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Tragically Beautiful: The "Noori" Storyline in Yakeen Ka Safar

When I first watched Yakeen ka Safar, I loved it for it's main storyline: the romance between Dr. Zobia and Dr. Asfandyar (which is one of the best romantic storylines that I have ever seen in a Pakistani drama!) Last summer, I re-watched the entire thing after reading the short story it is based on (the drama is 10000 times better than the story!) This time, what really stood out to me was the "Noori" storyline.


The Noori storyline is not present in the published short story, and is one of the best changes made when the story was adapted into a screenplay. In interior Sindh, a girl is abducted, gang-raped, and then left for dead in a field. With this horrifying start, the drama continues to depict her journey. Noori refuses to listen to her mother, who advises her to lie to the police, and instead reveals the names of the rapists, who happen to be the son of a politician, Rab Nawaz Shah, and his friends. As these people are in power, the police do not file a report, no action is taken, and Noori's family is threatened.

The villagers stop speaking to Noori, her friends cut her off, her engagement is broken off, and her own parents treat her like she is "damaged", or as if this is all her fault, with her father refusing to even look at her. In one heart wrenching scene, her father douses himself with oil, ready to light himself on fire. Unlike her parents, however, Noori wants justice, and leaves for the city, where she hopes to find help.

This is where she meets Danyal, a lawyer who wants to help her, but does not have enough experience within a Pakistani context. Despite his best efforts, he fails to defeat Rab Nawaz Shah. Noori's family is threatened, with Shah's men grabbing Noori's younger sister and saying, "Agar betiyan sambhali nahi jateen toh paida kyu kartay ho" (which is infuriating and heartbreaking, because if anyone was out of control, it was the rapists, and these men are threatening a child INSIDE her own house). They are endangered to the point that they flee from their village, and the audience never sees them again.

Meanwhile, Noori works with Danyal, through an NGO. Danyal is killed by Shah's men, who destroy the evidence he had collected, and murder the policeman who had been working and investigating alongside him. As Danyal's family mourns his loss, this is felt doubly by the audience, who sees this not only as the end of his life, but also of any likelihood for Noori to win her case. When Shah's men threaten the safety of the NGO worker's son, she is forced to withdraw from the case, leaving Noori alone and helpless.

Noori then tricks the guard into leaving his gun unattended, steals it and hides it in her shawl, and takes it to a ceremony celebrating Shah's win and the release of his son and his friends. Noori guns them all down, and is shot dead during the commotion. She gets her revenge, in a dramatic and horrifying way, but dies in the process. The scene is heartbreaking, and shows how, in this socio-political climate, one can only get justice at the expense of their own (and other people's) lives, if at all. The scene is powerful, and perfectly executed. While Shah's supporters chant slogans for him, Noori brings him and all the culprits to their deaths. She dies, but only after her revenge has been taken.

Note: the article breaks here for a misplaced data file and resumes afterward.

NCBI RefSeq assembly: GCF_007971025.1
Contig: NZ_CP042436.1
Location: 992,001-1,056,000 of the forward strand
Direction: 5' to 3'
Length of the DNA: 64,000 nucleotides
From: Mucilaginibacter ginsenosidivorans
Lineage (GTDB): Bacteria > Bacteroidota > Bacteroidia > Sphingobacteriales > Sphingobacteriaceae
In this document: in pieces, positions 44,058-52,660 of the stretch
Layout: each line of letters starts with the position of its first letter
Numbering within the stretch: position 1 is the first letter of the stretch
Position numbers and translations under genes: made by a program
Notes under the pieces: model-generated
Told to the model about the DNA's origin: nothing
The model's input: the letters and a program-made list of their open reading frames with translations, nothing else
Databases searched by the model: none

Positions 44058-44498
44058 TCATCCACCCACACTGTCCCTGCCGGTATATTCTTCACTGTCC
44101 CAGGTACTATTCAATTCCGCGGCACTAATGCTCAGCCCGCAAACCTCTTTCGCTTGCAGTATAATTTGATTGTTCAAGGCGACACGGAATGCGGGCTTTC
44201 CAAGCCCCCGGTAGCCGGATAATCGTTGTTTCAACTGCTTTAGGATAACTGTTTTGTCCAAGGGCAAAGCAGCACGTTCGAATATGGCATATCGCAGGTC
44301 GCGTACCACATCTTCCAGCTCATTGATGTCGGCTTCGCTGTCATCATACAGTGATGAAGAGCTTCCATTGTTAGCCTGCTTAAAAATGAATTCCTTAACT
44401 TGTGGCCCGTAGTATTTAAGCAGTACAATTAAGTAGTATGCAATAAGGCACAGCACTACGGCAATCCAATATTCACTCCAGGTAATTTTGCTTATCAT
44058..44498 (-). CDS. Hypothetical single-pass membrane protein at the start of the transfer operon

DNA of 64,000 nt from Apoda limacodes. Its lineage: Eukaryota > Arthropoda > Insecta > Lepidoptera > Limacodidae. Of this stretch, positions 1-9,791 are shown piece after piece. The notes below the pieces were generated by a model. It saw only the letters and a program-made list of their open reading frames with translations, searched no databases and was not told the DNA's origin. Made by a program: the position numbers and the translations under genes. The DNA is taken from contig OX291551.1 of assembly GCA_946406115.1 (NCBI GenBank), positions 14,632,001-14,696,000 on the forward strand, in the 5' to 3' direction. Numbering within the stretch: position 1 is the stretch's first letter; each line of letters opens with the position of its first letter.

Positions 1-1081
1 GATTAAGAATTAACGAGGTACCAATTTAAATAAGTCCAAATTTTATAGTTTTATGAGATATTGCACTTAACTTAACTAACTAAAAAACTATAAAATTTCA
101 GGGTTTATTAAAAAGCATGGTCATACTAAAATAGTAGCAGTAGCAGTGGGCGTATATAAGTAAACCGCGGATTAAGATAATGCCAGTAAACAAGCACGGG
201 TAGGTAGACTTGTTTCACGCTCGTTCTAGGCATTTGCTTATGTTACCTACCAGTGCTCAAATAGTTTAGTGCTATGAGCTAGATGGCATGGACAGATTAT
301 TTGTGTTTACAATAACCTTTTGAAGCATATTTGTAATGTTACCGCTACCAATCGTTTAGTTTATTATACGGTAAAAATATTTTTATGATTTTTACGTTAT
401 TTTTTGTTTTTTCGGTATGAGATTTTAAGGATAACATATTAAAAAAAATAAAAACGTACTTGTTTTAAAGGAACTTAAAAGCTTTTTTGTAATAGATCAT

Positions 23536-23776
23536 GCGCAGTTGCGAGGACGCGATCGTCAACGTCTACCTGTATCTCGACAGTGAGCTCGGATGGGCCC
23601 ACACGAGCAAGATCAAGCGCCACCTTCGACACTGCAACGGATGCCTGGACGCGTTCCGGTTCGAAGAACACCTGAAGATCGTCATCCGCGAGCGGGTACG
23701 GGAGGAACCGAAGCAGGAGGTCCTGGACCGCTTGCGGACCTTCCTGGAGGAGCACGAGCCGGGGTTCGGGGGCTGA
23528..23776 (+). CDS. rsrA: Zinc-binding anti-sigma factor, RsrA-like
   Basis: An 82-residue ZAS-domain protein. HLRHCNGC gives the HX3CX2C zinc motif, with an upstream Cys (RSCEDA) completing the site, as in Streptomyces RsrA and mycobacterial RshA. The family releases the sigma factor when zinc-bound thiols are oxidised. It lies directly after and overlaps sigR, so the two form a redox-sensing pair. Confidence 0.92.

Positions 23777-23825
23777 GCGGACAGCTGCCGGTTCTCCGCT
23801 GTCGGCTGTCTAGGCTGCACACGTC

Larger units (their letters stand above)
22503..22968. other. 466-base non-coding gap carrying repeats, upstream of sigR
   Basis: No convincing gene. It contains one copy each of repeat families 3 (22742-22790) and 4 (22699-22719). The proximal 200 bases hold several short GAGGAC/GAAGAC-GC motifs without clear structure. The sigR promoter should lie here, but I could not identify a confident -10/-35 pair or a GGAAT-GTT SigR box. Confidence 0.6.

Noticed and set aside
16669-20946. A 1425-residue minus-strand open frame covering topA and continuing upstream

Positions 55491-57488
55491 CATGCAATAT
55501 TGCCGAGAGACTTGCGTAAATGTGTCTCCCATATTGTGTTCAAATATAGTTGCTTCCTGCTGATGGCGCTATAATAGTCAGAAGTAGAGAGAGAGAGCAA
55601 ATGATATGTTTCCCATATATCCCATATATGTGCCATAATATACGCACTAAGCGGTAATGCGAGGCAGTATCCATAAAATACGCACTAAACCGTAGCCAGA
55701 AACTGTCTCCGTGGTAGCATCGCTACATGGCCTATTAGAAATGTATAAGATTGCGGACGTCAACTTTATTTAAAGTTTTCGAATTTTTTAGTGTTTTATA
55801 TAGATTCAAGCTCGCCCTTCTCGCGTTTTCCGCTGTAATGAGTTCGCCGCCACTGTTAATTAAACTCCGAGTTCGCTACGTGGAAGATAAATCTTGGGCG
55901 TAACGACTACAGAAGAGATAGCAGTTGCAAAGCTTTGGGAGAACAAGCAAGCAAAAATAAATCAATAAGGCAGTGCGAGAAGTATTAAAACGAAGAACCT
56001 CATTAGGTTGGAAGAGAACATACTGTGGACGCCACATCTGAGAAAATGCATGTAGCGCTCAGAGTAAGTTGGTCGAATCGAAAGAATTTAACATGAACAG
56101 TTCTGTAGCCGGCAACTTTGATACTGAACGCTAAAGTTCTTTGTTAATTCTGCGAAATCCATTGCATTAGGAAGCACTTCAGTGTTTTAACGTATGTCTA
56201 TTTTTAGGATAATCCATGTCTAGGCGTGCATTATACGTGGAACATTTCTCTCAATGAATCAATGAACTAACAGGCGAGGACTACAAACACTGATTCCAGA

The storyline depicts the flaws in the system, showing how those with power have control over every facet of society. They control the police and the law, and can get away with anything. The honest people who seek to bring him down are either killed for their action, or threatened and pressurized into stepping back. Noori, who is first shown as an ambitious young woman who has dreams about studying and teaching, eventually lies dead, as the system fails her and forces her to give up her life while seeking revenge for the atrocities committed against her.

Noori's family is never heard from again, but the case leaves a lasting impact on Danyal, whose murder is presented as a suicide and a fake note confesses his own wrongdoings. His grieving family leaves for the north, which is where the protagonists later meet and fall in love. But Noori's case is brought up again, when years later, a patient at the hospital is revealed to be a victim of extreme domestic abuse. When her husband shoots her in response to his own insecurities, Danyal's brother and father honor his memory by fighting the case. The abusive husband is arrested, and the powerful men who stood behind him are forced to flee the country. While Noori's case failed and ended tragically, Khajista has a better, brighter future, which is depicted at the very end of the drama.

While the drama is famous for its romantic storyline and attractive and incredibly talented lead actors, viewers cannot ignore the tragically beautiful Noori subplot, which represents the weaknesses of Pakistan's criminal justice and legal system, as well as the flaw in the mindsets of society. This scene is a depiction of reality which helps the audience reflect on the world they live in, and leaves a lasting impact on them.

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